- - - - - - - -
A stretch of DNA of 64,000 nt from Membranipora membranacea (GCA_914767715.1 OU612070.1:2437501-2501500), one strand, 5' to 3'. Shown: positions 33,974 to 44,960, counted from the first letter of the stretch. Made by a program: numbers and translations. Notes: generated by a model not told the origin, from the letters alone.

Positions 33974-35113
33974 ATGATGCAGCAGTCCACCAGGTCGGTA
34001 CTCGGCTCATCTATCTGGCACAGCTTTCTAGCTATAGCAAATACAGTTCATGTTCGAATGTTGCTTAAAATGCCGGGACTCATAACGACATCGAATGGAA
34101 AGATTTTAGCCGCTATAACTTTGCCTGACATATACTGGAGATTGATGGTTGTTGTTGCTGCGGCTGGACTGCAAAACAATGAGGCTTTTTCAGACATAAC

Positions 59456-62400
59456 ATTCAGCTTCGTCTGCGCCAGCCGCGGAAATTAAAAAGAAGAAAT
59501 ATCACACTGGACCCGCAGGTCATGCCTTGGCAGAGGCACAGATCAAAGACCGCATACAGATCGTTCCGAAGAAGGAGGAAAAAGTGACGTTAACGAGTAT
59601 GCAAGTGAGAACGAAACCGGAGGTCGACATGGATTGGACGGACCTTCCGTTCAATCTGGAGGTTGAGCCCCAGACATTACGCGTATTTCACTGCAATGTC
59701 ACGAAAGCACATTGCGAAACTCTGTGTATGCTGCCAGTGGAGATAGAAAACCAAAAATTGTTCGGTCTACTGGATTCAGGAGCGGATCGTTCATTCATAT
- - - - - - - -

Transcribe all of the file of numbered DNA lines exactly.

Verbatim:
A stretch of DNA of 64,000 nt from Membranipora membranacea (GCA_914767715.1 OU612070.1:2437501-2501500), one strand, 5' to 3'. Shown: positions 33,974 to 44,960, counted from the first letter of the stretch. Made by a program: numbers and translations. Notes: generated by a model not told the origin, from the letters alone.

Positions 33974-35113
33974 ATGATGCAGCAGTCCACCAGGTCGGTA
34001 CTCGGCTCATCTATCTGGCACAGCTTTCTAGCTATAGCAAATACAGTTCATGTTCGAATGTTGCTTAAAATGCCGGGACTCATAACGACATCGAATGGAA
34101 AGATTTTAGCCGCTATAACTTTGCCTGACATATACTGGAGATTGATGGTTGTTGTTGCTGCGGCTGGACTGCAAAACAATGAGGCTTTTTCAGACATAAC

Positions 59456-62400
59456 ATTCAGCTTCGTCTGCGCCAGCCGCGGAAATTAAAAAGAAGAAAT
59501 ATCACACTGGACCCGCAGGTCATGCCTTGGCAGAGGCACAGATCAAAGACCGCATACAGATCGTTCCGAAGAAGGAGGAAAAAGTGACGTTAACGAGTAT
59601 GCAAGTGAGAACGAAACCGGAGGTCGACATGGATTGGACGGACCTTCCGTTCAATCTGGAGGTTGAGCCCCAGACATTACGCGTATTTCACTGCAATGTC
59701 ACGAAAGCACATTGCGAAACTCTGTGTATGCTGCCAGTGGAGATAGAAAACCAAAAATTGTTCGGTCTACTGGATTCAGGAGCGGATCGTTCATTCATAT